The toughest thing about being successful? That’s easy…you have to keep on being successful. There is no mystery as far as I am concerned. It really does not matter what your profession is, the statement is true. To be honest with you, I am anxious to complete this article and post it. Because if it is successful, how will I top it on my next post on-line? In music education success can be defined a number of different ways (please visit my article on www.mustech.net for one such definition).But no matter how it may be defined for your group or ensemble, know this (insert your own Yoda voice here): once you raise the bar forever will it dominate your destiny.
First of all, I am not saying don’t raise the bar. We must raise the level of expectations with your ensembles and individual students whenever possible. Often students look at expectations as a limitation, something that will be difficult to obtain. In my own work as a composer and arranger of band music, I find limits to be very necessary. Limits force me to be creative. Limits force me to be decisive. Limits force me to think and create a way to obtain my goal that at the onset of work I did not consider. We hear all the time about the untapped human potential people possess. Why does it remain untapped? My guess with some people is that upon hearing a comment that they have untapped potential, they do not seek any limits (expectations) to see if the statement is in error. It is much easier to say you have no limits in your abilities than to actually test them and find out.
Limits help to define what will constitute a success for ourselves, our students, and our ensembles. Once it is realized we should take time to reflect on what we have accomplished, analyze how we have grown as a person and in our abilities, and what we have learned through the process. But we have changed – and besides exceeding the limit or expectation that was placed upon us, we have raised the level of expectation for everyone who is around us. The process is not microwaveable (a rant for another day) as our society would like it to be. The next encounter we have in achieving success requires the same methodology as the first: planning and preparation, implementing new concepts to a new problem or goal, plenty of attempts and experiences. The one intangible that must be present each time in someone is that of tenacity. We must have the ability (as a good friend so eloquently put it) to “put our blinders on and plow on through”. Our eyes must be on the prize, the goal, our definition of success. Our focus should move us forward in such a way that is consistent with the quality of our goal. There are plenty of things that can become an unnecessary distraction and slow us down or make us weary. If all else is present, our tenacity separates High Honor Roll from the kid who never applied himself, All-Pro Football Players from 7th round draft picks, and Ph.D. from A.B.D. (now a doctoral student at Kent State, this is on my mind).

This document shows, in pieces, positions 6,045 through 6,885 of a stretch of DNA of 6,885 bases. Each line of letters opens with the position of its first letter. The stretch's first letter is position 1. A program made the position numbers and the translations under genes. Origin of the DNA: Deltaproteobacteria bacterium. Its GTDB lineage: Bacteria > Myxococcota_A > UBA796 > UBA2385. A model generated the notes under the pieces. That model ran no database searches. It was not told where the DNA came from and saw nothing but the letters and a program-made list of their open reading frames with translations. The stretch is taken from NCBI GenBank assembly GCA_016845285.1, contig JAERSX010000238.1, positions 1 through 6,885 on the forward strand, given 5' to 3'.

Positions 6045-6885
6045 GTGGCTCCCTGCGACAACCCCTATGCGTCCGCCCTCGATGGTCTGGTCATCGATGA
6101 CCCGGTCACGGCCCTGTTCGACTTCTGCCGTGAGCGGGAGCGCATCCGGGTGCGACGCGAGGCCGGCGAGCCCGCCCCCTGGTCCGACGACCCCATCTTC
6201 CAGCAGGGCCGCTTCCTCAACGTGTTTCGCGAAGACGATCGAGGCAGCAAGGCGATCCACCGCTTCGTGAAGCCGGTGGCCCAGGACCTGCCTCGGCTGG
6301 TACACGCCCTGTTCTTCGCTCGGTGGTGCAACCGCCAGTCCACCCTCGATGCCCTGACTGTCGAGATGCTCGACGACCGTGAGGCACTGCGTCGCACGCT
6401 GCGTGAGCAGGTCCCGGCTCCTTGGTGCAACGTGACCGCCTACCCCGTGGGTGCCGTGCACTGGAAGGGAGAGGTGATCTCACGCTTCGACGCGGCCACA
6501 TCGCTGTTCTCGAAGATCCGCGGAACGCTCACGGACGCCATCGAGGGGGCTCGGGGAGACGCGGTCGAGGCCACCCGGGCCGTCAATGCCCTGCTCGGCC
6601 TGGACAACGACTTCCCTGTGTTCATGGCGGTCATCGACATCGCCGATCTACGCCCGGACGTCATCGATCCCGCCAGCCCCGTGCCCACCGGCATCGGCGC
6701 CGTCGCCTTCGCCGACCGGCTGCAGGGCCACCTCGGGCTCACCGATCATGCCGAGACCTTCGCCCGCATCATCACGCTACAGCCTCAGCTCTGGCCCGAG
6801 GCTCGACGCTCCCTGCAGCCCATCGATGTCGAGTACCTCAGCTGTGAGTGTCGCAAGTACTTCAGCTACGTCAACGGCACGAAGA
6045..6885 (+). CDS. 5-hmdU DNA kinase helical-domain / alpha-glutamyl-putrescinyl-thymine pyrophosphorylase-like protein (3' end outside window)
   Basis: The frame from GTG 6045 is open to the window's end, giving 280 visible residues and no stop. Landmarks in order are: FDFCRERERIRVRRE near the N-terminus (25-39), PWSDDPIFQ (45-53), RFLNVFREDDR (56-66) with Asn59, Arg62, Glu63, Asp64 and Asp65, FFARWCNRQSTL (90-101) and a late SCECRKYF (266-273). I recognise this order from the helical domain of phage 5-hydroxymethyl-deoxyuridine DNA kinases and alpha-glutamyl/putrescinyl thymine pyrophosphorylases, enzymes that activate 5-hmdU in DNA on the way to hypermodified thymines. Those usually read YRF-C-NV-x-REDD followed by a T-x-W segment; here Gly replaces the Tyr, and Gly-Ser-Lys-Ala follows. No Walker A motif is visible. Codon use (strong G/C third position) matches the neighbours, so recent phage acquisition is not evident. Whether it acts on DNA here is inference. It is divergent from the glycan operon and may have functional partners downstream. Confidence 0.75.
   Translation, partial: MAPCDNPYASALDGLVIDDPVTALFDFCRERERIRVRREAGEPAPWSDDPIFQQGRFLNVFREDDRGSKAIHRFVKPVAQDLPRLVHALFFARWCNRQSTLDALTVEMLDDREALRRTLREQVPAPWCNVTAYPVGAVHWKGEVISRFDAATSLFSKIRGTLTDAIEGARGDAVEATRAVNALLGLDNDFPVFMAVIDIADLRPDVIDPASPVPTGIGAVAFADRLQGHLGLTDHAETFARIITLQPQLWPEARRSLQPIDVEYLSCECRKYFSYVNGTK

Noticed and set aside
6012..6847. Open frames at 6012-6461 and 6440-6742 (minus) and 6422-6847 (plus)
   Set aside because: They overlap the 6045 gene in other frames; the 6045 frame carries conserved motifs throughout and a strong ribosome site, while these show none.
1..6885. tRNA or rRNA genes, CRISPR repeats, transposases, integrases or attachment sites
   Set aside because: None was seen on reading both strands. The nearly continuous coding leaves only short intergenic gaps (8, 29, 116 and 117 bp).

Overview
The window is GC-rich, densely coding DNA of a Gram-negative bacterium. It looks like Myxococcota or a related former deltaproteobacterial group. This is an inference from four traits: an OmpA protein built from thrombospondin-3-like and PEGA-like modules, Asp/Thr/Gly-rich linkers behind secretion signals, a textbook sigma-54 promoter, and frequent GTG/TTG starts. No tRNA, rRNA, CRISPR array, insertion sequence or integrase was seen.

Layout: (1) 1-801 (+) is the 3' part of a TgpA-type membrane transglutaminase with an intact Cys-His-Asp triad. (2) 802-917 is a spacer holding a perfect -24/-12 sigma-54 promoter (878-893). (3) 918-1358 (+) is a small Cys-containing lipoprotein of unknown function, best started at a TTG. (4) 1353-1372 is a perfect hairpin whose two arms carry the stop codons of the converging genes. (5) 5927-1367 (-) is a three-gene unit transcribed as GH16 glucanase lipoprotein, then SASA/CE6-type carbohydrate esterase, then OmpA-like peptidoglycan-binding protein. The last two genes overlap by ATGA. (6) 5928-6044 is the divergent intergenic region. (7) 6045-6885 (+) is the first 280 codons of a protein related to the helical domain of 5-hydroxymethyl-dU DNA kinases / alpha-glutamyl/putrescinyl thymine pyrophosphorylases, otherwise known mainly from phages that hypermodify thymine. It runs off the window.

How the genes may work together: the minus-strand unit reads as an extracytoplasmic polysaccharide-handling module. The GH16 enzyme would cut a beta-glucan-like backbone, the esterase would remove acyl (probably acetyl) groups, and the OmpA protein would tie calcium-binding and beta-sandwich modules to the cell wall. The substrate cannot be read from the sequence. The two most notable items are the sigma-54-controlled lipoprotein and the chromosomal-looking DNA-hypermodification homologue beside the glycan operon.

Does success have a price? Yes. Ask Mike Krzyzewski and the Duke Blue Devils last spring when they were upset in the first round of the NCAA tournament. Ask Drew Brees and the New Orleans Saints this year after an 0-3 start. Everybody expects you to more successful the next time. That is not impossible. We must be honest with ourselves and the limits we set. We must decide upon goals worthy of our commitment. We must acknowledge that we will fail at some point in the process, and we must be willing to learn from failure. We must be willing to embrace the process anew each time, and we should accept that the process can be different each time.
The toughtest thing about being successful is that you must continue to be successful, and that can come with a heavy price. The most rewarding thing about being successful is not the prize (although it is pretty nice at times), but the process. It instills in us good habits that speak to the core of our character. Our colleagues, friends, and family begin to view us in a different light. While I acknowledge that the level of expectations that groups can set can be unhealthy, I speak from personal experience when I say they usually understand and respect the value system that has led you in this process. Success. Tough? Yes. Worth it? Yes.